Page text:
15. For all Dolciani math text users who have or need solutions...I'm wondering how we can work together in a legal way to amass the solutions from OOP books.... Eg. I have the Modern Algebra and Trig Structure and Method Book Two c1963, 1965 solution book. It was partially cut apart by a previous owner so it is really falling apart. Earlier I posted about Google books but no one answered. I don't really have the time to pursue it with them because you have to show traffic for the book and other stuff which I have no idea how to do. Nor would I want to part with my book for an unknown period of time and probably no one else wants to either... I am willing to scan a section of the book for the benefit of others. But I don't really have the time to scan the whole book. (Scanning seems to take forever on our machine). Would anyone else be willing to scan parts of their solution books? Does anyone have a legal "e or i-place" where we could store scans if all who have solution books would pitch in to scan portions of the OOP books? Hopefully, Joan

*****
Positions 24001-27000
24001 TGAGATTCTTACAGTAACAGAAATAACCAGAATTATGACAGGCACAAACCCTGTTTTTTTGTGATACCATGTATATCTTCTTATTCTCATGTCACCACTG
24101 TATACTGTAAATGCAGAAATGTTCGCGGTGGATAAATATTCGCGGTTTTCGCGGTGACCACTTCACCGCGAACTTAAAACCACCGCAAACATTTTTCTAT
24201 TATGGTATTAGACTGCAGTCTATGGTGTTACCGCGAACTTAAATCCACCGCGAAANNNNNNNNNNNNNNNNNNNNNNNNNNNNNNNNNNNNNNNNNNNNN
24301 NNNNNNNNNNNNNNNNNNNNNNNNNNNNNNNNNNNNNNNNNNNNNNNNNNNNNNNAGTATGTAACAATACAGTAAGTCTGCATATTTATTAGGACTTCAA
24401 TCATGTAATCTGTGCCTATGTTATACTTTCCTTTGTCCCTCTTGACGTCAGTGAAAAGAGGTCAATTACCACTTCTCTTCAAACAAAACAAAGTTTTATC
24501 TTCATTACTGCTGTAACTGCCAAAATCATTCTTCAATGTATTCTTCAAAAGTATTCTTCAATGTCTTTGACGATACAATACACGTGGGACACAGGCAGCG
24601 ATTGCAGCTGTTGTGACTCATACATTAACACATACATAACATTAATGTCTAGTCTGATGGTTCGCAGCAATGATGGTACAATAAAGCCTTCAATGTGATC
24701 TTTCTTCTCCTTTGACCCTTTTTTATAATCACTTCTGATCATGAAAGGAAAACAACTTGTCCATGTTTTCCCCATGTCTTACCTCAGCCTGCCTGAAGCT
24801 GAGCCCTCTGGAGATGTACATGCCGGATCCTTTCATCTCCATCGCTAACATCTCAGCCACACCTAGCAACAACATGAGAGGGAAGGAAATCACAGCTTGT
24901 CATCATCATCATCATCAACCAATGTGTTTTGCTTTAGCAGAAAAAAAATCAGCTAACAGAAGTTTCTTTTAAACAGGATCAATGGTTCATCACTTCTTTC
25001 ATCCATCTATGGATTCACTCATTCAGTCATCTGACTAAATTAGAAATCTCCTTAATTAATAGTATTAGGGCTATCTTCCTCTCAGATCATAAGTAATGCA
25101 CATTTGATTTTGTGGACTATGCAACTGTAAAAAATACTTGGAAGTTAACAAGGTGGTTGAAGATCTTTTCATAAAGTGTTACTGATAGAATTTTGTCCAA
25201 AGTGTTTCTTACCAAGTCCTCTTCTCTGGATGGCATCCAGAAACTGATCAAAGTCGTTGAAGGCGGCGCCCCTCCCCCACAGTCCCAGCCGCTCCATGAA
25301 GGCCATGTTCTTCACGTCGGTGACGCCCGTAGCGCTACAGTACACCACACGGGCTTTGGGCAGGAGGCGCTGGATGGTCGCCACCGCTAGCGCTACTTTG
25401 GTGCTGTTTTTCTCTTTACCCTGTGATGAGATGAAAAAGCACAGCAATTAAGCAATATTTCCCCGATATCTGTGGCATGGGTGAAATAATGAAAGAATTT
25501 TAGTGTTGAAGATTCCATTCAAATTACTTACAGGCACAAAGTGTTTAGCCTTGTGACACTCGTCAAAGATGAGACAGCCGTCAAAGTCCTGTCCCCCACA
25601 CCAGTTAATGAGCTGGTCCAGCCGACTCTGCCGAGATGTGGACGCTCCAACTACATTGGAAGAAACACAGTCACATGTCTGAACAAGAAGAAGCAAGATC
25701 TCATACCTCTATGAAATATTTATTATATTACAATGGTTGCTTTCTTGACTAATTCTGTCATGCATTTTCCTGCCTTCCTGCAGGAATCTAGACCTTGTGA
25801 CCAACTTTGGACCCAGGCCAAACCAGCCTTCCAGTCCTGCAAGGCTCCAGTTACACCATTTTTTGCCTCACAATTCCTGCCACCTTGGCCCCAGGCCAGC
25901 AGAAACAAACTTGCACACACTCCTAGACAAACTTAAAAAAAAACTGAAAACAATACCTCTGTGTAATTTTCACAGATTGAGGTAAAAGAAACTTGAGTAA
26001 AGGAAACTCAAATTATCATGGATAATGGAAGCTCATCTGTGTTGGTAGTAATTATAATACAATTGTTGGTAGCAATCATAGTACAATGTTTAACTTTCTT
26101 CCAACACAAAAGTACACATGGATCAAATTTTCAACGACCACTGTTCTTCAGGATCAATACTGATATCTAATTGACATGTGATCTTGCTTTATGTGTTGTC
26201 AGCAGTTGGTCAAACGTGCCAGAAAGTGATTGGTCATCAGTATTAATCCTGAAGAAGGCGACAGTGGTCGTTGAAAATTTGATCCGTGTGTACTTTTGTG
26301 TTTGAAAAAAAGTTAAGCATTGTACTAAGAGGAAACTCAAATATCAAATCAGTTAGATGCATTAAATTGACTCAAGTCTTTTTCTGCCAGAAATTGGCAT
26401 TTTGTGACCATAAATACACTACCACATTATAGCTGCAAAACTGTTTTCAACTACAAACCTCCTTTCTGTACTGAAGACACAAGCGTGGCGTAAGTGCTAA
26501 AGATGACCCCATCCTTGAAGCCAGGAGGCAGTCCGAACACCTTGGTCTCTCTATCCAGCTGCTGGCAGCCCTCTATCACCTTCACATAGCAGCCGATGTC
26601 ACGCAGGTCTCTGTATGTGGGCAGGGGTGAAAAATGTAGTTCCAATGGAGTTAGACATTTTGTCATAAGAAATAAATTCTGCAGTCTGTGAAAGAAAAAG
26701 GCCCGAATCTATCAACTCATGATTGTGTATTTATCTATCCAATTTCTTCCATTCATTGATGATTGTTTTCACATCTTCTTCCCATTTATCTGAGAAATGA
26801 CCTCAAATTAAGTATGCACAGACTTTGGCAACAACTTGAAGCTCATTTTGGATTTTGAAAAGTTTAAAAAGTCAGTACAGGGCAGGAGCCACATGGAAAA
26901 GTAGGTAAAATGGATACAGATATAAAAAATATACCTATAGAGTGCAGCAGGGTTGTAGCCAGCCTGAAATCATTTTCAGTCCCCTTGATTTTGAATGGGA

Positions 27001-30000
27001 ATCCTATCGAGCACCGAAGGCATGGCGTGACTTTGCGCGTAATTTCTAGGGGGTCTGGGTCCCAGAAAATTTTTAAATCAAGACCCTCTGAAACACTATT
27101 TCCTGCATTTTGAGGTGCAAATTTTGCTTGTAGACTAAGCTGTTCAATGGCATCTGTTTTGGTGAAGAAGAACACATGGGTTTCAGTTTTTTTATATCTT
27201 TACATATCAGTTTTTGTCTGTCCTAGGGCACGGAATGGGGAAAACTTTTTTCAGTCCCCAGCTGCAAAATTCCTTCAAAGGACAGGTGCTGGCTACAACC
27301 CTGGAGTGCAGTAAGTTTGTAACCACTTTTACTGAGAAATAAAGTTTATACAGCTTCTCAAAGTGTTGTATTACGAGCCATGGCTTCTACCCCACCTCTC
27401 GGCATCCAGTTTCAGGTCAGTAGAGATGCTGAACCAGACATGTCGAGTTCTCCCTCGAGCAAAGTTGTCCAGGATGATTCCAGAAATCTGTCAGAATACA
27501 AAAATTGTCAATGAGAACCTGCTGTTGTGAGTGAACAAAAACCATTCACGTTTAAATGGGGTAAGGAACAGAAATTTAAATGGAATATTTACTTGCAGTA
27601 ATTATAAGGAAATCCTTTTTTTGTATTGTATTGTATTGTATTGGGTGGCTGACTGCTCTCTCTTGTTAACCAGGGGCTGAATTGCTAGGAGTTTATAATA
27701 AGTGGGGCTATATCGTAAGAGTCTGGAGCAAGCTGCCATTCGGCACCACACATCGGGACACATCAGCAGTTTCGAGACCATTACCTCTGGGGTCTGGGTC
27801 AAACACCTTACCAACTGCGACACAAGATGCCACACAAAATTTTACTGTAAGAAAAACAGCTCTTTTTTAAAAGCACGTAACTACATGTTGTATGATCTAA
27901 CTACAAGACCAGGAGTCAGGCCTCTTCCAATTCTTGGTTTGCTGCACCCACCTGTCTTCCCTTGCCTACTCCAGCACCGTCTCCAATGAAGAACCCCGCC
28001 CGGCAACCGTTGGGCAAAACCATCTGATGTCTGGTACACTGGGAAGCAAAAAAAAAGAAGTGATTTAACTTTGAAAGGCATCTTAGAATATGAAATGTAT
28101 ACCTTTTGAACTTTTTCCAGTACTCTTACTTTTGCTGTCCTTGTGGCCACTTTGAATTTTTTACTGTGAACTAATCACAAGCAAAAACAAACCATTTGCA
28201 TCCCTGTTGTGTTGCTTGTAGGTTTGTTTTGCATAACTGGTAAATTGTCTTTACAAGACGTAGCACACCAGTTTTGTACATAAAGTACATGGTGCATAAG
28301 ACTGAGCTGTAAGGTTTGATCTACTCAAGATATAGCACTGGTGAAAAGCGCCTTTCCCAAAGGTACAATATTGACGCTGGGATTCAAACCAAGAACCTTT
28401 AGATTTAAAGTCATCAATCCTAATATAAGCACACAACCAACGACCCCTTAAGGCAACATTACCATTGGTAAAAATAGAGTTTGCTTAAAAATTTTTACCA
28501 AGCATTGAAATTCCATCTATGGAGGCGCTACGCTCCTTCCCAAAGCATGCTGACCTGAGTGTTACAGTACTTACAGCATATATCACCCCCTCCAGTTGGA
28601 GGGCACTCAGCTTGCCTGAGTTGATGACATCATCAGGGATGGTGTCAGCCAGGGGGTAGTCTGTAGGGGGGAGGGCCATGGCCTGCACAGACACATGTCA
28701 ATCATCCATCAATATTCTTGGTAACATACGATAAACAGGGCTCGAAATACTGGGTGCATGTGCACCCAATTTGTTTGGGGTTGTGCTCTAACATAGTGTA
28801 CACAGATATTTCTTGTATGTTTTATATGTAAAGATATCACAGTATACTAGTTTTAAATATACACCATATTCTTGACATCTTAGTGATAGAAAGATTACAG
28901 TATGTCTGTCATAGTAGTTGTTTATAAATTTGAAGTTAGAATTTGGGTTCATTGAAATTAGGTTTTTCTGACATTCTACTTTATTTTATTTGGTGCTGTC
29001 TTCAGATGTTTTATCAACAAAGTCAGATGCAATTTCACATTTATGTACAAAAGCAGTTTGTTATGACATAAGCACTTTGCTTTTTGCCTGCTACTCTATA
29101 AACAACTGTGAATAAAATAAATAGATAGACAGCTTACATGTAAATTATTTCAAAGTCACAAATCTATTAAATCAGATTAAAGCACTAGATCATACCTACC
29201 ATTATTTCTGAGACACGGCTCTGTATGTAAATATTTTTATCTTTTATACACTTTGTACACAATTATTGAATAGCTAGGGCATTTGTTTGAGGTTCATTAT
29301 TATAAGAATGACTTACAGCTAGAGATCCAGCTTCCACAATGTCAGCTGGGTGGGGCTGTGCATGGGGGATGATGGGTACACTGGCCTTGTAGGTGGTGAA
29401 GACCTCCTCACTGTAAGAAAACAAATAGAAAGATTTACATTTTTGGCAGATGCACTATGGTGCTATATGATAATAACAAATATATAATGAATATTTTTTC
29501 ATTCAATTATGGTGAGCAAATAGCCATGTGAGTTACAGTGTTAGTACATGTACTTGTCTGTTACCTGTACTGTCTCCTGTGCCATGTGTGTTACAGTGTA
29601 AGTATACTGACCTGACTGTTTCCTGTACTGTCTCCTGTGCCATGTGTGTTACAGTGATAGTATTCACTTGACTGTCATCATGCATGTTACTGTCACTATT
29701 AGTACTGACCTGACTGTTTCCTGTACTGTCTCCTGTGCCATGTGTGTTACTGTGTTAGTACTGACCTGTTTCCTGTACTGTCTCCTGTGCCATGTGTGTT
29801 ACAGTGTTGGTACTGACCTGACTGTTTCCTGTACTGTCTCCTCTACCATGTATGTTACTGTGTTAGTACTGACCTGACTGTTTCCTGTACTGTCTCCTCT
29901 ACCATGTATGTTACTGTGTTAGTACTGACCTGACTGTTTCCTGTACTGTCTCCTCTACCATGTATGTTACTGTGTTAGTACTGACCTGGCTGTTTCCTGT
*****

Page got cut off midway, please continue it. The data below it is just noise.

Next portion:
16. Mary P. Dolciani co-authored several books in the Houghton Mifflin Modern Mathematics Series, starting in the 1960s, and the books were used widely. I think a sequence that could be used from grades 7 on are Pre-Algebra: An Accelerated Course (1996) by Mary P. Dolciani Modern Algebra Structure and Method (Book 1), revised ed. (1973), by Mary P. Dolciani and William Wooton Modern Algebra and Trigonometry: Structure and Method (Book 2) (1963) by Mary P. Dolciani, Simon L. Berman, and William Wooton Modern Geometry: Structure and Method (1965) by Ray C. Jurgensen, Alfred J. Donnelly, and Mary P. Dolciani Modern introductory analysis (1964), by Mary P. Dolciani, Edwin F. Beckenbach, Alfred J. Donnelly, Ray C. Jurgensen, and William Wooton A calculus book in the series, not co-authored by Dolciani, is Limits; a transition to calculus (1966) by O. Lexton Buchanan I have used the publication dates of the books I own -- there have been several editions of many of the books. I wonder what experiences have had with the Dolciani series. The books have good reviews on Amazon, and I think they are especially suitable for strong math students. The books have many problems, divided in A (basic), B (intermediate), and C (challenging) categories.